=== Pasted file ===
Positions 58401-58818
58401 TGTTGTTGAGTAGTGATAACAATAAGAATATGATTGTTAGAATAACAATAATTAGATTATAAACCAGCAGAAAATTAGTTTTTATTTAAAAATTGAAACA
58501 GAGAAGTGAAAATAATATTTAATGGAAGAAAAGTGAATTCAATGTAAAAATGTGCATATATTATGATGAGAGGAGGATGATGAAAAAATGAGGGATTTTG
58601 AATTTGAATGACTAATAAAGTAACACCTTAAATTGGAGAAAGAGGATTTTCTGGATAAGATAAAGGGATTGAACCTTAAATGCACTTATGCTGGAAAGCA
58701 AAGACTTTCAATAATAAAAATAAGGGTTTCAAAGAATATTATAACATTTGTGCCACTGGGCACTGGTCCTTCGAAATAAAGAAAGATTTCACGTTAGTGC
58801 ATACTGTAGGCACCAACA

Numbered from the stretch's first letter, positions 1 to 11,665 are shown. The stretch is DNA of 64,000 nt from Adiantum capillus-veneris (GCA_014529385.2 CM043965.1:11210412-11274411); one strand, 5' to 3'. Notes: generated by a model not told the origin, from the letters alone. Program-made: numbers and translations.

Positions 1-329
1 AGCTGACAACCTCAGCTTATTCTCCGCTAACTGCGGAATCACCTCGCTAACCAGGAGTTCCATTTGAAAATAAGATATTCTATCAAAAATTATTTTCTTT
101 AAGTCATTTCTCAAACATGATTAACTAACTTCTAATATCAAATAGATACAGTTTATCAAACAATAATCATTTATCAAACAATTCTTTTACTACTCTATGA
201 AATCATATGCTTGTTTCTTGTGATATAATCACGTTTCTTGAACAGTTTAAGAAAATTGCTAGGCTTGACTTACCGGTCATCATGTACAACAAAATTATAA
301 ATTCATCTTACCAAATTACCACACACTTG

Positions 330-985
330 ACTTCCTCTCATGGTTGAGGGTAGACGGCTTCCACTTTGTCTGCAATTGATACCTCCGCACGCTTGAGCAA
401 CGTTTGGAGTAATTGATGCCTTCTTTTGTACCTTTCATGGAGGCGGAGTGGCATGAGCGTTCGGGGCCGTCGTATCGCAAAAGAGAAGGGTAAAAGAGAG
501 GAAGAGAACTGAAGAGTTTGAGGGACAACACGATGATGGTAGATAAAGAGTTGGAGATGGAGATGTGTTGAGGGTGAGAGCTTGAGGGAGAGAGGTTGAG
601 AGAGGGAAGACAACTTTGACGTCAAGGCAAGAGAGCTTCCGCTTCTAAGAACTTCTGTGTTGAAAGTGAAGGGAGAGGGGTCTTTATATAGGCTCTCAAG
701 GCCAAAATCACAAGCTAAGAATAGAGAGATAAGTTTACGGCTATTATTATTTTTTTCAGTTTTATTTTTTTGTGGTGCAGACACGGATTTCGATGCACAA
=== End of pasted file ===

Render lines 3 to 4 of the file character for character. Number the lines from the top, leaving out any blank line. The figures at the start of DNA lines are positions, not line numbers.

58501 GAGAAGTGAAAATAATATTTAATGGAAGAAAAGTGAATTCAATGTAAAAATGTGCATATATTATGATGAGAGGAGGATGATGAAAAAATGAGGGATTTTG
58601 AATTTGAATGACTAATAAAGTAACACCTTAAATTGGAGAAAGAGGATTTTCTGGATAAGATAAAGGGATTGAACCTTAAATGCACTTATGCTGGAAAGCA